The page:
Simon Morgan:

way? Oh, very much so, you know, very, you know, people get kind of red carpet, they favor, you know, and think kind of, it's all about it's all about them and, you know, and they do, uh, you know, shake hands with your principal and, you know, and clearly are completely overruled by the occasion, you know, and again, you know, you've got to look to look to identify this. This is why you engage with people. You know, certainly if we're talking about, you know, walking the line at a, at a film premier or something like that, you know, you'll identify. Kind of people that I'm not necessarily going to kind of cause you problems, but could become problematic. Um, you know, and it's that kind of conversation piece, you know, the ability to communicate as we all know, you know, is, is ultimately majority 95% of your work. Um, you know, it's not the kind of the hard skills that kind of, we use on a day-to-day basis. It's the ability to communicate with people. And, um, and that's what you've got to do, you know, as an advanced officer, you got. Got to get in the crowd and get, get the mood for it. And, um, you know, again, it is all about kind of taking ownership. Um, and, and you do that by communicating with people.

Jon:

And I think. I'm right in saying that I've heard you say in the past that you don't consider yourself to be, um, a person who's naturally inclined towards empathy. Is that right? As I say, I mean, I I've known you for a while and I would describe you as perhaps stoic. Uh, but is that, is that.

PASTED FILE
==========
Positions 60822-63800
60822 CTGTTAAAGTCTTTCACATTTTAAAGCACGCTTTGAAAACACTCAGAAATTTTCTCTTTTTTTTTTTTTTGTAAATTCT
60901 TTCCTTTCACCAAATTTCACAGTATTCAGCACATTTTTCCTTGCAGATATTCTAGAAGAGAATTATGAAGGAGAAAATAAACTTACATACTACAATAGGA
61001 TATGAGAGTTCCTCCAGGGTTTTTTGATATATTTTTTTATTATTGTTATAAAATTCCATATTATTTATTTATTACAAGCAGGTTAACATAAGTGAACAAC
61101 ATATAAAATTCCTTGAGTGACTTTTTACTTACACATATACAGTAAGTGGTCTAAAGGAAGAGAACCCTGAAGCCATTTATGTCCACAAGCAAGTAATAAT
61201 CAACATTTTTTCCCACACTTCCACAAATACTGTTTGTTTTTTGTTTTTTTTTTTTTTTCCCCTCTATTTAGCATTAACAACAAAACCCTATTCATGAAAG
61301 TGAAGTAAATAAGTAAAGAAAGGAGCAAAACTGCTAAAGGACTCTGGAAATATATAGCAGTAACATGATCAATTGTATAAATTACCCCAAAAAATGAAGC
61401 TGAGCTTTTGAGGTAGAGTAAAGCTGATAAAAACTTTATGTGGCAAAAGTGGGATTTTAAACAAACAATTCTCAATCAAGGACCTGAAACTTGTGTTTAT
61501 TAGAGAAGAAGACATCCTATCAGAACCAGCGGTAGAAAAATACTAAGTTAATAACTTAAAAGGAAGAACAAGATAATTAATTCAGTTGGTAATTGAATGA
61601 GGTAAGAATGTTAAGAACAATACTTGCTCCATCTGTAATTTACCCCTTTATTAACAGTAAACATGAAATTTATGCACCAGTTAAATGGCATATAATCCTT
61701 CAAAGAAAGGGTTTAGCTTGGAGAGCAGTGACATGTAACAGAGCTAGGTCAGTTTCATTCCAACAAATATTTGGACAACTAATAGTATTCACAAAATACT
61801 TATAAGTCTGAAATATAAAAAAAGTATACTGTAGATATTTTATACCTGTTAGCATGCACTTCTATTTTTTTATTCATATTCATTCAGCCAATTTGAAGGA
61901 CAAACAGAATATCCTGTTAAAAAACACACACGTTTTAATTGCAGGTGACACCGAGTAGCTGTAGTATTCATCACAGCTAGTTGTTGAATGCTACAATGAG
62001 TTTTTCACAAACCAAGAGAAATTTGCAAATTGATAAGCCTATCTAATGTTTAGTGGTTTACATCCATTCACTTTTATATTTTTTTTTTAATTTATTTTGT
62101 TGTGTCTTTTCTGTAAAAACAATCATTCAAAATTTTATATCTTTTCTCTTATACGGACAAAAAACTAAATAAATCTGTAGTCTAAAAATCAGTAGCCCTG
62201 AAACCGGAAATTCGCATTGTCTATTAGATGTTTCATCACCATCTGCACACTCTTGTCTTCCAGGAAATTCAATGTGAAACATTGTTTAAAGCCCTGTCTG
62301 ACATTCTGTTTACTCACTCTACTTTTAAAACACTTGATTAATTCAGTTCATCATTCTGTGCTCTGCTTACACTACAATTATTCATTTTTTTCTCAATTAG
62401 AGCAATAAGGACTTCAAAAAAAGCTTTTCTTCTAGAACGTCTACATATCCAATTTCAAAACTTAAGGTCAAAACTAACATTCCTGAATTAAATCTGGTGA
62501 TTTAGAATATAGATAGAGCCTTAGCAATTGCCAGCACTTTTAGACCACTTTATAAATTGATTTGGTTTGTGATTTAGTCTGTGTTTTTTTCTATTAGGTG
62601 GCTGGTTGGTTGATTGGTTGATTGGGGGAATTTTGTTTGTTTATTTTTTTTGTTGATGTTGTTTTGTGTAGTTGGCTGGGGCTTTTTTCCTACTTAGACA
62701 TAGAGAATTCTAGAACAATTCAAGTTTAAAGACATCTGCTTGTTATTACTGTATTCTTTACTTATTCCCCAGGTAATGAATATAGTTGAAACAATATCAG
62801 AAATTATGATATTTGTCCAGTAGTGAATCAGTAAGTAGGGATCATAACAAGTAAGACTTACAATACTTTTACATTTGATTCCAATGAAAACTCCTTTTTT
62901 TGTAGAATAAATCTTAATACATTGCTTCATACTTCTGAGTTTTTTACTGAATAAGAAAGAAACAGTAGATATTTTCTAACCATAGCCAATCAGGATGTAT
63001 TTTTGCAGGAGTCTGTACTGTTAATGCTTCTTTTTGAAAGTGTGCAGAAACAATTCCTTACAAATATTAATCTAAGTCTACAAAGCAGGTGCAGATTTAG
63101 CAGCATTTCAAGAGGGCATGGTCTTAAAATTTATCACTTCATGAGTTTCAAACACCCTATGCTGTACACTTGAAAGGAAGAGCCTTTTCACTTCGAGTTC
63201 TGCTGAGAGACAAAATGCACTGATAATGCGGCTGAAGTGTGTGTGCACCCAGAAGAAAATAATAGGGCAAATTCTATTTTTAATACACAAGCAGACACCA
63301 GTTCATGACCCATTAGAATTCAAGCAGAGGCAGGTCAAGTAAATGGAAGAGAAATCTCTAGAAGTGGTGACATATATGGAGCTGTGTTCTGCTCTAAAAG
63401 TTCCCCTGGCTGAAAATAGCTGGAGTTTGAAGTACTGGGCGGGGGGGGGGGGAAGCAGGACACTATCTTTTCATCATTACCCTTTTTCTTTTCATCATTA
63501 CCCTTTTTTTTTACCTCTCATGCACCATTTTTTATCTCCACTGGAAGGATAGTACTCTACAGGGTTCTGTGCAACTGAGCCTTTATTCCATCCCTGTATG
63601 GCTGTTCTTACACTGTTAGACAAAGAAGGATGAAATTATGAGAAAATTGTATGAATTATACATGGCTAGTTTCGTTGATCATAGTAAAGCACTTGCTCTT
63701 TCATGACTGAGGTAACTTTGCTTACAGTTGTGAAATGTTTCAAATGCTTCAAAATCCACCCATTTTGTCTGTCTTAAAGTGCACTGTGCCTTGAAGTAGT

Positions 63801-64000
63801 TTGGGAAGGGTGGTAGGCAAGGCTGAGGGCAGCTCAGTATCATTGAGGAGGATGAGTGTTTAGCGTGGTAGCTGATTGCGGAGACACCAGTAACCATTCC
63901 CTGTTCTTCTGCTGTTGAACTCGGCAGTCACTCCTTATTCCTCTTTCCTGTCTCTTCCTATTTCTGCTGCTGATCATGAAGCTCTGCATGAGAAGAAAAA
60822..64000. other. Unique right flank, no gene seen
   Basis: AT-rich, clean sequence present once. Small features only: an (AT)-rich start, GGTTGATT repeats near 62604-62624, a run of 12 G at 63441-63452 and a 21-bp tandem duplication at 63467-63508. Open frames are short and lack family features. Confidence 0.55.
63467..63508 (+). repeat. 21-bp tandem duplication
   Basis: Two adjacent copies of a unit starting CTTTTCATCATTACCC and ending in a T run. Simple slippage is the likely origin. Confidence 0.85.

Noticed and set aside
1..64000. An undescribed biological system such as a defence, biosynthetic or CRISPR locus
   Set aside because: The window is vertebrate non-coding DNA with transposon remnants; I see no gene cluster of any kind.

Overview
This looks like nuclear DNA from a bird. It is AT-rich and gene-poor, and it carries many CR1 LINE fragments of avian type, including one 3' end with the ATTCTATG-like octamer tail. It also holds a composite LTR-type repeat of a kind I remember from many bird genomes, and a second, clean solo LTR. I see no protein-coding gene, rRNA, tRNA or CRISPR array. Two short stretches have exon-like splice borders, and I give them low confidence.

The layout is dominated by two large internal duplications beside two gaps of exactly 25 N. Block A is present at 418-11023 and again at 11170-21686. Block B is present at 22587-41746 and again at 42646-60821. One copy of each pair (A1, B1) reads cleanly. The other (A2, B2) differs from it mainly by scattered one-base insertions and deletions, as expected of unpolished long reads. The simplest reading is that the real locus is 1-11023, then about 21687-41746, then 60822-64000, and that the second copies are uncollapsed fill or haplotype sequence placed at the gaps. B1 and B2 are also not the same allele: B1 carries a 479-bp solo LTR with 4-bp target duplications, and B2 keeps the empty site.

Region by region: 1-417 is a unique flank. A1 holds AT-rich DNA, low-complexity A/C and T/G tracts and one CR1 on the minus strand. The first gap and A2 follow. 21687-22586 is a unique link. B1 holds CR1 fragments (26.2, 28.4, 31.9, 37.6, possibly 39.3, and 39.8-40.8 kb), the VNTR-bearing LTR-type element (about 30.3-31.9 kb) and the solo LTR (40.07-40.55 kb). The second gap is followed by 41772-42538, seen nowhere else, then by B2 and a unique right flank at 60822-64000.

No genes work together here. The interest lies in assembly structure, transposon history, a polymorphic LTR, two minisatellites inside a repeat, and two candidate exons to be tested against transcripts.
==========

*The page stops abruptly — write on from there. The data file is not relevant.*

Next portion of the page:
Simon Morgan:

Yeah. I mean, again, it's, you know, I joined the police service, um, back in 95. I was probation of the same as everybody else. And then I went straight on the public order unit, the territory support group, you know, very much frontline in your face policing. Um, you know, most, probably not too much, not much empathy, kind of within that role. Um, then I went over to 19 and again, you know, most, probably even less again, because of the nature that the criminality that you're dealing with. And then, and then you go to royalty and. You know, they almost kind of start again. To a certain extent, you know, yes, you've got the core skills that they want. Um, but you know, I'll always kind of say, you know, one minute I was dealing with, um, you know, working in the, kind of the gutters of the Capitol for want of a better word. And then, you know, you're at a, at a dinner kind of mansion house with a member of the Royal family, you know, kind of how much kind of difference can you possibly look to get, but you know, the training process kind of strips that back, um, and gets you to be more of a. Um, more of a communicator and again, you know, bringing out that empathetic side, you know, rather than just saying, well, this is going to happen because I wanted to happen because that's maybe what I'd become trained to do kind of over the years. This is where, this is what I would like to happen. What are your thoughts on how it would happen? Okay. Yeah. I accept your thoughts, but then have this back, get back to how we can achieve this kind of together. And yeah, it was a complete different. Uh, RO complete different mindset, but nonetheless, underneath it is that ability to do the job when is required. So it is a tremendous training process and yeah, lots of people would say I'm probably not the most empathetic of people.